Comments (20)
The first review of Elephants on Acid: And Other Bizarre Experiments is in. It's from Kirkus Reviews:
The author of Hippo Eats Dwarf: A Field Guide to Hoaxes and Other B.S. (2006) enters the realm of reality, albeit from an odd angle.
Boese is a student of the weird. An inquisitive (read: obsessive) sort, he seems to be the sort of guy who, once he gets a superb idea, sees it through to the end and then some. Here, he offers a compilation of weird (there’s that word again) scientific and sociological experiments performed over the past two centuries. Some of the many highlights: a 1931 test to determine whether it’s possible for a chimp to raise a human baby; a 1977 examination on the validity of scratch-’n’-sniff paper; a gentleman who, in 1928, proved males could be multi-orgasmic to the tune of six ejaculations in 36 minutes; and, of course, the titular experiment to determine what happens when elephants are dosed with large quantities of LSD. Boese structures the book in such a manner that it can be read comfortably either front-to-back or at random. Very well-researched and delivered in an engaging, breezy, wink-wink tone similar to that of Mark Leyner and Billy Goldberg’s Why Do Men Have Nipples?, this will likely be enjoyed equally by science buffs and casual aficionados of the curious.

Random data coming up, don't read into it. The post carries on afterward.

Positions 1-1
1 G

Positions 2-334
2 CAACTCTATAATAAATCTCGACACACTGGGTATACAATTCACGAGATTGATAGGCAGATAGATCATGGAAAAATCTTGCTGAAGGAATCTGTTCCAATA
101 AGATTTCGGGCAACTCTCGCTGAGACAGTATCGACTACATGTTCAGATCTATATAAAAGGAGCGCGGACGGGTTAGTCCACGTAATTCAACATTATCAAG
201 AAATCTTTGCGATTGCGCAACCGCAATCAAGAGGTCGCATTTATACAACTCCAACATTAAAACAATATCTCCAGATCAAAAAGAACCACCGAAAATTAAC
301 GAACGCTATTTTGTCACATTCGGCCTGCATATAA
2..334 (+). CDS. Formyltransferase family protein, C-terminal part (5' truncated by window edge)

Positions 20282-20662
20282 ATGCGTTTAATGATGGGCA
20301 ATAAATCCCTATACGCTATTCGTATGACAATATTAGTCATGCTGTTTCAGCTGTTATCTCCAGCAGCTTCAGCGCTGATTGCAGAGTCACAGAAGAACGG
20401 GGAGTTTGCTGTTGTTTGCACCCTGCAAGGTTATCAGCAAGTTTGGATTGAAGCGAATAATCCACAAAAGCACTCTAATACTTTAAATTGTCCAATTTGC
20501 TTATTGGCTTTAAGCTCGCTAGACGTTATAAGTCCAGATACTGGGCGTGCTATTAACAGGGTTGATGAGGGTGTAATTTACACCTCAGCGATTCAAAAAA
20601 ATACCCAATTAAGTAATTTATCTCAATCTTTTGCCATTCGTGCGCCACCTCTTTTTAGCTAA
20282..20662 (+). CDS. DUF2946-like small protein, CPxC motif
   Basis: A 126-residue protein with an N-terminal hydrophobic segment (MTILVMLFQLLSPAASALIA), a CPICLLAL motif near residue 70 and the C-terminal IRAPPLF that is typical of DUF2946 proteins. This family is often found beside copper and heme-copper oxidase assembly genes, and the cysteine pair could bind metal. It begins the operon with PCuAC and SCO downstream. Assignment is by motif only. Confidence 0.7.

One the finest science/history bathroom books of all time.
Then again, it may be the only science/history bathroom book of all time.
The part of the review in bold is what appears on Amazon. The review botches the details of most of the experiments it mentions, but that's a minor matter. What I really like is that line, "One [of] the finest science/history bathroom books of all time." But, of course, while good reviews are nice, what really matters is that people buy the book. (Hint, hint.)
Categories: Miscellaneous
Posted by Alex on Wed Aug 08, 2007
Comments (8)